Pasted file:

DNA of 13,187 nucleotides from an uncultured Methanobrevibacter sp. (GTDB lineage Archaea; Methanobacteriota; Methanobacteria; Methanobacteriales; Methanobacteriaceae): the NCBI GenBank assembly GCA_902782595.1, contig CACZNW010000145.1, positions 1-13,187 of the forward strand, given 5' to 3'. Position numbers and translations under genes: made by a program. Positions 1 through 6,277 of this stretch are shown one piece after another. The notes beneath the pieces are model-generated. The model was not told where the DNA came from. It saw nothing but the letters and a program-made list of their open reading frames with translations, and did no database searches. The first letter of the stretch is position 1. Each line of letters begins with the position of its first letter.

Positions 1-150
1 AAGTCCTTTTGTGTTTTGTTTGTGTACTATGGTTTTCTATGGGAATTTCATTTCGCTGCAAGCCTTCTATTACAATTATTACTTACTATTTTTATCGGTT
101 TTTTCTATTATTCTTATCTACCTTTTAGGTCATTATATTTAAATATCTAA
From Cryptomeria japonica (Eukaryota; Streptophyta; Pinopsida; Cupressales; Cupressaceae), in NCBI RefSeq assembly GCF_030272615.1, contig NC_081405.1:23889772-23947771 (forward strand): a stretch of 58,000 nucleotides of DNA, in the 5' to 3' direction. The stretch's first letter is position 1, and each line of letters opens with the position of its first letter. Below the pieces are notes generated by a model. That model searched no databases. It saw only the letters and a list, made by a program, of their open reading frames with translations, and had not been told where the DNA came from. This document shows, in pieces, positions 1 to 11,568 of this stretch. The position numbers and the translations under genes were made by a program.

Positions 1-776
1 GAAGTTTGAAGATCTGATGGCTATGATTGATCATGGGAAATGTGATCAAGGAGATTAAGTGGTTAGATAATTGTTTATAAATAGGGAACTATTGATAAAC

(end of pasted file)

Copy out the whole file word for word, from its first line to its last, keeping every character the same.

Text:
DNA of 13,187 nucleotides from an uncultured Methanobrevibacter sp. (GTDB lineage Archaea; Methanobacteriota; Methanobacteria; Methanobacteriales; Methanobacteriaceae): the NCBI GenBank assembly GCA_902782595.1, contig CACZNW010000145.1, positions 1-13,187 of the forward strand, given 5' to 3'. Position numbers and translations under genes: made by a program. Positions 1 through 6,277 of this stretch are shown one piece after another. The notes beneath the pieces are model-generated. The model was not told where the DNA came from. It saw nothing but the letters and a program-made list of their open reading frames with translations, and did no database searches. The first letter of the stretch is position 1. Each line of letters begins with the position of its first letter.

Positions 1-150
1 AAGTCCTTTTGTGTTTTGTTTGTGTACTATGGTTTTCTATGGGAATTTCATTTCGCTGCAAGCCTTCTATTACAATTATTACTTACTATTTTTATCGGTT
101 TTTTCTATTATTCTTATCTACCTTTTAGGTCATTATATTTAAATATCTAA
From Cryptomeria japonica (Eukaryota; Streptophyta; Pinopsida; Cupressales; Cupressaceae), in NCBI RefSeq assembly GCF_030272615.1, contig NC_081405.1:23889772-23947771 (forward strand): a stretch of 58,000 nucleotides of DNA, in the 5' to 3' direction. The stretch's first letter is position 1, and each line of letters opens with the position of its first letter. Below the pieces are notes generated by a model. That model searched no databases. It saw only the letters and a list, made by a program, of their open reading frames with translations, and had not been told where the DNA came from. This document shows, in pieces, positions 1 to 11,568 of this stretch. The position numbers and the translations under genes were made by a program.

Positions 1-776
1 GAAGTTTGAAGATCTGATGGCTATGATTGATCATGGGAAATGTGATCAAGGAGATTAAGTGGTTAGATAATTGTTTATAAATAGGGAACTATTGATAAAC